And the contrasting Economist correspondent missed the target by a mile when he wrote – following our last conference – that ‘the Liberal Democrats are still in denial about their innate dividedness.’

You see according to this correspondent – quoted again in The Week – he has had a brilliant insight: ‘You cannot be both for, and against, the Big State.’ But whilst his truism is logically …

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Who are the Lib Dems ‘unconventional men (or women) whose mad ideas make us think’?

Andrew Rawnsley, writing in today’s Observer under the surprisingly un-PC title In praise of unconventional men who make us think, sticks up for those iconoclastic thinkers who challenge their parties’ conventional thinking, citing as paragons the Tories’ Steve ‘Big Society’ Hilton and Maurice ‘Blue Labour’ Glasman:

Conventional is not a description you could apply to either of these eclectic thinkers. … There are many big differences between these two men and their philosophies, but something interestingly common to them is anti-statism, a deep antagonism to bureaucracy and managerialism. … It would be a shame if either were to be silenced.

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How do we build the Lib Dems’ core vote?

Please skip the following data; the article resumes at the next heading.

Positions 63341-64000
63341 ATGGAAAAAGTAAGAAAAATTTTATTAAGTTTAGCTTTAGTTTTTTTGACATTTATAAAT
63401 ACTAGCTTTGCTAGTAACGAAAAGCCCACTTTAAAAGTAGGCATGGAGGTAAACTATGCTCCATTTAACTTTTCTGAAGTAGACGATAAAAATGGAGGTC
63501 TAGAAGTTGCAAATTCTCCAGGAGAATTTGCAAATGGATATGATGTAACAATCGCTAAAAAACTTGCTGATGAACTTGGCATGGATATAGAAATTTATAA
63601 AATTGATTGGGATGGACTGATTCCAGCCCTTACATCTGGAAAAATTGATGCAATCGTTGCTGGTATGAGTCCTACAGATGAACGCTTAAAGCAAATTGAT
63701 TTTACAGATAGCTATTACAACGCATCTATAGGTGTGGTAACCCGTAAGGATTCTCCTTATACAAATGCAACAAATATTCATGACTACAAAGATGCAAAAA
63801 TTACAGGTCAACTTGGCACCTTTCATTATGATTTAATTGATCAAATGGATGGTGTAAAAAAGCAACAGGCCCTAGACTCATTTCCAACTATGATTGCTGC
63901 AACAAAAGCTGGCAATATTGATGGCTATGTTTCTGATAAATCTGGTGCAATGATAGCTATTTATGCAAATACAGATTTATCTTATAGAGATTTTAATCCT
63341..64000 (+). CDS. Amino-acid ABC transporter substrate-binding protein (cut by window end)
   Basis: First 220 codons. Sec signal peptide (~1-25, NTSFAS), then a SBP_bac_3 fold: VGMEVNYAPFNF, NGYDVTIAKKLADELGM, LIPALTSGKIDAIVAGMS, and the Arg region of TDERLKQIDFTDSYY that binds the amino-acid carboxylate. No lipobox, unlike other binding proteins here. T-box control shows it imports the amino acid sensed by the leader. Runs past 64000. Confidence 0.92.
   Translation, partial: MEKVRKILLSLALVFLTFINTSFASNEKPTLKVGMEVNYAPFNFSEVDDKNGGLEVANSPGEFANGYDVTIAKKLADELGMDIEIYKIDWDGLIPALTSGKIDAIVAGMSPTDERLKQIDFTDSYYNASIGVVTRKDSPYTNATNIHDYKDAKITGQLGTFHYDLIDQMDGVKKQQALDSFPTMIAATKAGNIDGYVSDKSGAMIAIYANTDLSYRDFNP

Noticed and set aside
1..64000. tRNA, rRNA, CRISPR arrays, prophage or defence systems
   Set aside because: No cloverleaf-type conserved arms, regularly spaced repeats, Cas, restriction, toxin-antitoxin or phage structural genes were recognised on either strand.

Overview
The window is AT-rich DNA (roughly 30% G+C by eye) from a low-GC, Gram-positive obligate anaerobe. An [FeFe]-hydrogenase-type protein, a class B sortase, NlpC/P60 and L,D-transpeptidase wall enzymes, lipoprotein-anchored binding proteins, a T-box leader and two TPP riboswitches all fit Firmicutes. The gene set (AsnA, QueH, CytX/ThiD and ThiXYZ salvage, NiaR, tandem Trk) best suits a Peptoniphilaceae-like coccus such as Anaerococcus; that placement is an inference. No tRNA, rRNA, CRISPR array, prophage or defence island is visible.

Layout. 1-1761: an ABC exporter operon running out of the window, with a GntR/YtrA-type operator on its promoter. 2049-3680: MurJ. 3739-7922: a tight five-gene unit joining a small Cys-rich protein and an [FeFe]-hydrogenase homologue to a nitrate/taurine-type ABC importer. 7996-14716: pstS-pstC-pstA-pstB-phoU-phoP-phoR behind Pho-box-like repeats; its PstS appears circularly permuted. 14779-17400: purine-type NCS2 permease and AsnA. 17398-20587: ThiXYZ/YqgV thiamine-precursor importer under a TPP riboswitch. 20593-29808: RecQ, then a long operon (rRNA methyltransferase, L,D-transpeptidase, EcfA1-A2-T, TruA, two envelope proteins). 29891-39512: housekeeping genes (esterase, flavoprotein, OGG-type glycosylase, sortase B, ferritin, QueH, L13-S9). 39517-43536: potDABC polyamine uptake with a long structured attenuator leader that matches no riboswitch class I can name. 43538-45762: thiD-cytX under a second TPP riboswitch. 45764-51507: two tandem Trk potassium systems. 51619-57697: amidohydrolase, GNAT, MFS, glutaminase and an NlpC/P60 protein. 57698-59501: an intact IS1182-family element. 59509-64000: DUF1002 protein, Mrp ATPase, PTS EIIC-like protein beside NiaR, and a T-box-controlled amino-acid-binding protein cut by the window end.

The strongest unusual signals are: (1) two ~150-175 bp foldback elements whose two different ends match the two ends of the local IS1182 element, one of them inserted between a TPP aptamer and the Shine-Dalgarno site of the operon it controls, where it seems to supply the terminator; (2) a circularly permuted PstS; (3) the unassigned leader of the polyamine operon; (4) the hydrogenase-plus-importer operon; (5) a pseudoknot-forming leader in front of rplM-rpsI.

Can the problems the Liberal Democrats are currently experiencing be put down not to the Coalition but, in the long view, to a failure of the party to promote a strong, distinctive liberal philosophy and agenda to the public?

That’s the argument put forward by Simon Titley in the latest Liberator magazine and I have to confess that he says a great deal that I agree with.

He’s right say that the party has a smaller core vote than the other two big parties (ours is around 10%, Labour and the Conservatives around 25%, Simon suggests – and I’m sure those …

Posted in Op-eds | Also tagged , and | 74 Comments

Opinion: The phone hacking scandal is an attack on civil liberties

Wikipedia defines civil liberties in the following way:

Civil liberties are rights and freedoms that provide an individual specific rights such as the right to life, freedom from torture, freedom from slavery and forced labour, the right to liberty and security, right to a fair trial, the right to defend one’s self, the right to privacy, freedom of conscience, freedom of expression, freedom of assembly and association, and the right to marry and have a family.

Traditionally when we think about civil liberties we think about how freedom can be taken away from the individual by the state.

So what are we to …

Posted in Op-eds | Also tagged , , , and | 13 Comments

Reinventing the State reprinted

I’m very pleased to say that Reinventing the State: Social Liberalism for the 21st Century has been reprinted with the first print run having sold out. The editors (myself, Duncan Brack and David Howarth) have taken the opportunity to relate the book to recent events by including a new foreword which explains why we think the ideas contained in the book are more relevant than ever. Among other points, we have said:

The collapse of the banking system worldwide has revealed the ultimate dependence of what had previously appeared to be free-standing market relationships on straightforwardly state institutions, such

Posted in Books | Also tagged , , , and | 6 Comments